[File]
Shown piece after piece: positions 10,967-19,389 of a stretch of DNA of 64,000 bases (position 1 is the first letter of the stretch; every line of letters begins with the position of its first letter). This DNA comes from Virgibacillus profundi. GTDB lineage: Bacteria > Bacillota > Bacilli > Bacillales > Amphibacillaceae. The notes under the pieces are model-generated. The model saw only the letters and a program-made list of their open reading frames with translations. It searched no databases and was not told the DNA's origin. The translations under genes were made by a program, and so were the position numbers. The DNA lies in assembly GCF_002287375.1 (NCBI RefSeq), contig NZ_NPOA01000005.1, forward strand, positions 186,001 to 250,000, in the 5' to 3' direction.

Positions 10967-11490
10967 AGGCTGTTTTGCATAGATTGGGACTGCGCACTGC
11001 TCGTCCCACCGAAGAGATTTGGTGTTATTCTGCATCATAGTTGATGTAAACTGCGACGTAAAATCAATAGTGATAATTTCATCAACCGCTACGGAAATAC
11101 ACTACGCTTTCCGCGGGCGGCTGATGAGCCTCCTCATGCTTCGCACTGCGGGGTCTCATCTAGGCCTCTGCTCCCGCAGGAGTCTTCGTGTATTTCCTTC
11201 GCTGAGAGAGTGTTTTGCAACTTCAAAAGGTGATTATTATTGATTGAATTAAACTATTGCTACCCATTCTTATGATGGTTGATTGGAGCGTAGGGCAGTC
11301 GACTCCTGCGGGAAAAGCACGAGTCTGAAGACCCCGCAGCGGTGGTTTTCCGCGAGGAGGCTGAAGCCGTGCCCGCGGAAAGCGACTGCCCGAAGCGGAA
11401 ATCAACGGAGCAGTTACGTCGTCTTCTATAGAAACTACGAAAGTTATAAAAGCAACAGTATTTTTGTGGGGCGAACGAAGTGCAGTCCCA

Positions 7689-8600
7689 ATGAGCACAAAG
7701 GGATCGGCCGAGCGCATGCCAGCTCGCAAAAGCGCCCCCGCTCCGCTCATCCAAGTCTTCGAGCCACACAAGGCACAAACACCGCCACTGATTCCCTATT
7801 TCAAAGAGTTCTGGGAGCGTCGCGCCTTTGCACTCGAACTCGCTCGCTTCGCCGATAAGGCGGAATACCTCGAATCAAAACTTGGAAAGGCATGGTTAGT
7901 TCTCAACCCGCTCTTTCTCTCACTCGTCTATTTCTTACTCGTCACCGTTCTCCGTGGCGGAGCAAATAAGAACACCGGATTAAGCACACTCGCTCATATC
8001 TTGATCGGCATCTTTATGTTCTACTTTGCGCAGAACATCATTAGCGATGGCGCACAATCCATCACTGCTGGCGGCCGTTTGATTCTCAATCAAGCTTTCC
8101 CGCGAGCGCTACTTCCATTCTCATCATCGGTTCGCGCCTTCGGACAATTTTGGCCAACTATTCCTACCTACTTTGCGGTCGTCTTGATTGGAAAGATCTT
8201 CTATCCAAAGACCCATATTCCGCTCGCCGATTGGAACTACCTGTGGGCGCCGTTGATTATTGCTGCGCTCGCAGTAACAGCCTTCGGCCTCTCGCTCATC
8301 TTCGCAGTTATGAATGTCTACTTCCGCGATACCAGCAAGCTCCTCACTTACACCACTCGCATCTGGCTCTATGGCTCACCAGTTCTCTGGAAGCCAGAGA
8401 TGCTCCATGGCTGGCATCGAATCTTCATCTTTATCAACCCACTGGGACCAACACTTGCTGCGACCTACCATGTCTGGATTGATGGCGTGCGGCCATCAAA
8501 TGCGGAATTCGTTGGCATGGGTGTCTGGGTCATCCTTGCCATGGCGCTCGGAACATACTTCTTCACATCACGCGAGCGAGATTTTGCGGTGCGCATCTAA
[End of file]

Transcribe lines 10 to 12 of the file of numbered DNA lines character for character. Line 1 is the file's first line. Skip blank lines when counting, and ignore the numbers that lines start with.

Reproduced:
7689 ATGAGCACAAAG
7701 GGATCGGCCGAGCGCATGCCAGCTCGCAAAAGCGCCCCCGCTCCGCTCATCCAAGTCTTCGAGCCACACAAGGCACAAACACCGCCACTGATTCCCTATT
7801 TCAAAGAGTTCTGGGAGCGTCGCGCCTTTGCACTCGAACTCGCTCGCTTCGCCGATAAGGCGGAATACCTCGAATCAAAACTTGGAAAGGCATGGTTAGT